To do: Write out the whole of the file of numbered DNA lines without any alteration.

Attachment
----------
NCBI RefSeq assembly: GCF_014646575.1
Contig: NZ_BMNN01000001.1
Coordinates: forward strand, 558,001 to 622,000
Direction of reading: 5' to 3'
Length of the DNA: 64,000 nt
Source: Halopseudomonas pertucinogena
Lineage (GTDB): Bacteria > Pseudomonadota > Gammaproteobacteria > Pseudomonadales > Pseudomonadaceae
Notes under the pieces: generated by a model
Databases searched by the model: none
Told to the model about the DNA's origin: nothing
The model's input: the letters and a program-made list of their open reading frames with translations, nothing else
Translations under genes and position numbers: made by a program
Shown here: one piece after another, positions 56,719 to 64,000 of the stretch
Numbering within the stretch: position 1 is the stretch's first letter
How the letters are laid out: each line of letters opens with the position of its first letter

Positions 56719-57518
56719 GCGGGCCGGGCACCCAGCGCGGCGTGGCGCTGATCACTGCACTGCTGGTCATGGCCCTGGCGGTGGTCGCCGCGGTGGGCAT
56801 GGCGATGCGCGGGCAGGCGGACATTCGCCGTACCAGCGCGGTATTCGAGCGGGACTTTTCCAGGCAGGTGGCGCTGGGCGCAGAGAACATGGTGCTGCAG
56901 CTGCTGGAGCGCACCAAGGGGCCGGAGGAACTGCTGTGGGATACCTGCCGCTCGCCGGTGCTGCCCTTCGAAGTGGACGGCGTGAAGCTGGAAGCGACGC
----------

NCBI RefSeq assembly: GCF_014646575.1
Contig: NZ_BMNN01000001.1
Coordinates: forward strand, 558,001 to 622,000
Direction of reading: 5' to 3'
Length of the DNA: 64,000 nt
Source: Halopseudomonas pertucinogena
Lineage (GTDB): Bacteria > Pseudomonadota > Gammaproteobacteria > Pseudomonadales > Pseudomonadaceae
Notes under the pieces: generated by a model
Databases searched by the model: none
Told to the model about the DNA's origin: nothing
The model's input: the letters and a program-made list of their open reading frames with translations, nothing else
Translations under genes and position numbers: made by a program
Shown here: one piece after another, positions 56,719 to 64,000 of the stretch
Numbering within the stretch: position 1 is the stretch's first letter
How the letters are laid out: each line of letters opens with the position of its first letter

Positions 56719-57518
56719 GCGGGCCGGGCACCCAGCGCGGCGTGGCGCTGATCACTGCACTGCTGGTCATGGCCCTGGCGGTGGTCGCCGCGGTGGGCAT
56801 GGCGATGCGCGGGCAGGCGGACATTCGCCGTACCAGCGCGGTATTCGAGCGGGACTTTTCCAGGCAGGTGGCGCTGGGCGCAGAGAACATGGTGCTGCAG
56901 CTGCTGGAGCGCACCAAGGGGCCGGAGGAACTGCTGTGGGATACCTGCCGCTCGCCGGTGCTGCCCTTCGAAGTGGACGGCGTGAAGCTGGAAGCGACGC